Such a G-13 is still too large for serious discussions on economic and financial matters.  When urgent action is required, a subset of the G-13, the G-4, will have to take over.  This would consist of the USA, Japan, China and ‘Europe’.  If India or some other country (Brazil?) continues to grow and Japan continues to stagnate as regards GDP and to shrink as regards population, such a newcomer could replace Japan in due course.

But how would the European representatives for the G-13 and the G-4 be chosen?  I believe there is only one sensible solution.  No European nation state can fulfill that role.  The only conceivable candidate, Germany, cannot deliver a central bank head who matters, because Germany is part of the Eurosystem.  France, the UK and Italy are medium-sized European countries of no global economic significance.  Before someone objects that the UK is the sixth largest economy in the world (using GDP at market exchange rates or world trade share as the size metric) let me point out that you can be sixth largest and still be small. In fact, you could be the largest and still be small.  As the Table below, based on IMF data for 2008, makes clear, at the moment there is one large national economy, the US, and there are two medium-sized national economies, Japan and China. The rest, with the possible exception of Germany, are tiddlers, and Germany, as noted before, does not have a central bank that makes monetary policy.

Rank Country GDP (millions of USD)
World World 60,917,477[4]
European Union 18,387,785[4]
1 United States 14,441,425
2 Japan 4,910,692
3 China 4,327,448h
4 Germany 3,673,105
5 France 2,866,951
6 United Kingdom 2,680,000
7 Italy 2,313,893
8 Russia 1,676,586
9 Spain 1,601,964
10 Brazil 1,572,839
11 Canada 1,499,551
12 India 1,206,684
13 Mexico 1,088,128
14 Australia 1,013,461
15 South Korea 929,124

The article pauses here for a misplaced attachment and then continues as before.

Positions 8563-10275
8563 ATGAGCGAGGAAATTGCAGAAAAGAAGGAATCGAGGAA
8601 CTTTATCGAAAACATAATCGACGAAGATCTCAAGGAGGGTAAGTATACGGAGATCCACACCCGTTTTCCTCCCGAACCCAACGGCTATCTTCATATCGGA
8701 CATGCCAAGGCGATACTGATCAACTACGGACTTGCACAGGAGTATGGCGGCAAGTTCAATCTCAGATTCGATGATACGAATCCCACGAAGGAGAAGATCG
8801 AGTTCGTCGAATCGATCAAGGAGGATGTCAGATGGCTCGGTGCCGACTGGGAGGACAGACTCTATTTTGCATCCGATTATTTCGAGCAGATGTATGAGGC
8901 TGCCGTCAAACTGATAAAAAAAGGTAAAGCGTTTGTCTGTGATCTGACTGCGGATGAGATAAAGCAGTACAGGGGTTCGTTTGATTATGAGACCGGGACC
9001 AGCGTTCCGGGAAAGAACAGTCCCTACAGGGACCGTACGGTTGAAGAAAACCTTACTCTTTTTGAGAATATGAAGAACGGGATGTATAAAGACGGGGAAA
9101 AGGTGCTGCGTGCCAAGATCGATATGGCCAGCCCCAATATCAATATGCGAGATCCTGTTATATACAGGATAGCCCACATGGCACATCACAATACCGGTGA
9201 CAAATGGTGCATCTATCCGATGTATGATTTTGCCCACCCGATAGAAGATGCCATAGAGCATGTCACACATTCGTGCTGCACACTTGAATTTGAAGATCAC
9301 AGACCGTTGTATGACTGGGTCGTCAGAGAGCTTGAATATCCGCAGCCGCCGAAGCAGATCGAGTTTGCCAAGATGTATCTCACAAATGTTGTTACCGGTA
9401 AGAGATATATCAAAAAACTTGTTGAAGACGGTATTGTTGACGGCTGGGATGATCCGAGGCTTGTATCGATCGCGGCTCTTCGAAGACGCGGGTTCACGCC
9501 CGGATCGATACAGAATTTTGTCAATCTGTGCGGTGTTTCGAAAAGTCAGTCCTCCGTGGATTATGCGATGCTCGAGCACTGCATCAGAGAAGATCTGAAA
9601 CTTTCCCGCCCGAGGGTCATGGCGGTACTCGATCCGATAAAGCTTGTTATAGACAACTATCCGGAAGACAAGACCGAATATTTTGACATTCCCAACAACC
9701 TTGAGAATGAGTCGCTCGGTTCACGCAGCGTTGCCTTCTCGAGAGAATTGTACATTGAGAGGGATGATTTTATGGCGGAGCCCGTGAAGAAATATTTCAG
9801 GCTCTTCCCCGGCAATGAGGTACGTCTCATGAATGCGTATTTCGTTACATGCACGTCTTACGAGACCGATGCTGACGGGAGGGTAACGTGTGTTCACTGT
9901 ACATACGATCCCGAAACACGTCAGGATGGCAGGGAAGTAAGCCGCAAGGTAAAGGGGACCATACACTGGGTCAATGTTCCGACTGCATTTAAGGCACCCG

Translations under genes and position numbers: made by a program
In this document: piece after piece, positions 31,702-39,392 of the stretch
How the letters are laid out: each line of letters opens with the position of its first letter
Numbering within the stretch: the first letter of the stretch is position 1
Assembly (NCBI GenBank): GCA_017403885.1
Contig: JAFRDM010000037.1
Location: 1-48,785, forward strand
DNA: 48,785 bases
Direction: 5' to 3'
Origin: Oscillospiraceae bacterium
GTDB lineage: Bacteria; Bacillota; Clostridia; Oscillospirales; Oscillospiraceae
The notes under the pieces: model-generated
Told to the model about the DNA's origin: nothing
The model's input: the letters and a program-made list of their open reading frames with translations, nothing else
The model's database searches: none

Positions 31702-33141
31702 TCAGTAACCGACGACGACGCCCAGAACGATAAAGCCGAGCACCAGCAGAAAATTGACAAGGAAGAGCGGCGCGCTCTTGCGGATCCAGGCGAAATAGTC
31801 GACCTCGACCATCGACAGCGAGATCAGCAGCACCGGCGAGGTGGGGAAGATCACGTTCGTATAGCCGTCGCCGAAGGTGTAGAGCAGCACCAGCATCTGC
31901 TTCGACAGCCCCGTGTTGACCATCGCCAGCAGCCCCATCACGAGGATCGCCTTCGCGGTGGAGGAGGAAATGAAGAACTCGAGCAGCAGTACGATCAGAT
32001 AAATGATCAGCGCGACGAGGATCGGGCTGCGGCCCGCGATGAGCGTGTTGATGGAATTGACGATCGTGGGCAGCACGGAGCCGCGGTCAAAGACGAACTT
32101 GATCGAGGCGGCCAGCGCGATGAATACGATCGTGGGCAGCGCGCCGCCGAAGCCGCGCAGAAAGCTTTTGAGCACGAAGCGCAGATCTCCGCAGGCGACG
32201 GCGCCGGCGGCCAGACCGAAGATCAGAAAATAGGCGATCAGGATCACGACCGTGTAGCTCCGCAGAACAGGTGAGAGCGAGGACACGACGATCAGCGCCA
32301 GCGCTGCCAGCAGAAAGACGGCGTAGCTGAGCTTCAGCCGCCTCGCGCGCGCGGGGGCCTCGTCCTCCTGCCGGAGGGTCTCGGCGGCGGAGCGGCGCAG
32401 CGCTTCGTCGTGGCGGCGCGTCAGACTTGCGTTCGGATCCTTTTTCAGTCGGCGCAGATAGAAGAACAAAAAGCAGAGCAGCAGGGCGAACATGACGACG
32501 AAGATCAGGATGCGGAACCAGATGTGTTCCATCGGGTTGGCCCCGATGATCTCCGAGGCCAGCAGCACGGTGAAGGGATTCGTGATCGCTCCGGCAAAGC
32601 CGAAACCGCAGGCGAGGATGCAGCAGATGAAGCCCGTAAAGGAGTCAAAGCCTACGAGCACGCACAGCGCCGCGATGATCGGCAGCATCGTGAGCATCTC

16 Netherlands 876,970
17 Turkey 729,983
18 Poland 527,866
19 Indonesia 511,765
20 Belgium 506,183
21 Switzerland 500,260
22 Sweden 478,961
23 Saudi Arabia 469,462
24 Norway 451,830
25 Austria 414,828
26 Taiwan 391,351i
27 Greece 357,548
28 Iran 335,233
29 Denmark 340,029
30 Argentina 324,767
31 Venezuela 319,443
32 South Africa 276,764
33 Thailand 273,313
34 Finland 271,867
35 Ireland 267,579
36 United Arab Emirates 262,150

Could the EU represent Europe in the G-13 and the G-4?  Assuming both would mainly deal with economic and financial matters, the chair of Ecofin could be the EU representative.  Unfortunately, there is not a unique EU central bank. Only 16 of the 27 EU member states are also part of the Eurosystem.  That number is likely to increase rapidly over the next few years, but not fast enough to give us a single EU central bank.  Sending more than one EU central banker to the G-13 or the G-4 would be silly.

The obvious solution is to have the Eurozone as the European G-13 and G-4 representative.  The chair of the Euro Group (the Eurozone finance ministers) and the President of the ECB would represent an area with a 2008 GDP of $13.6 trillion (according to World Bank data), only just less than that of the US (the EU is signficantly larger as regards GDP and population than the US).  The ECB can deliver monetary policy commitments that matter – effectively on a par with the Fed.  The chair of the Euro Group has no such luck in the fiscal field, unless effective prior fiscal coordination can be achieved and binding fiscal commitments made by the 16 Euro Group member states.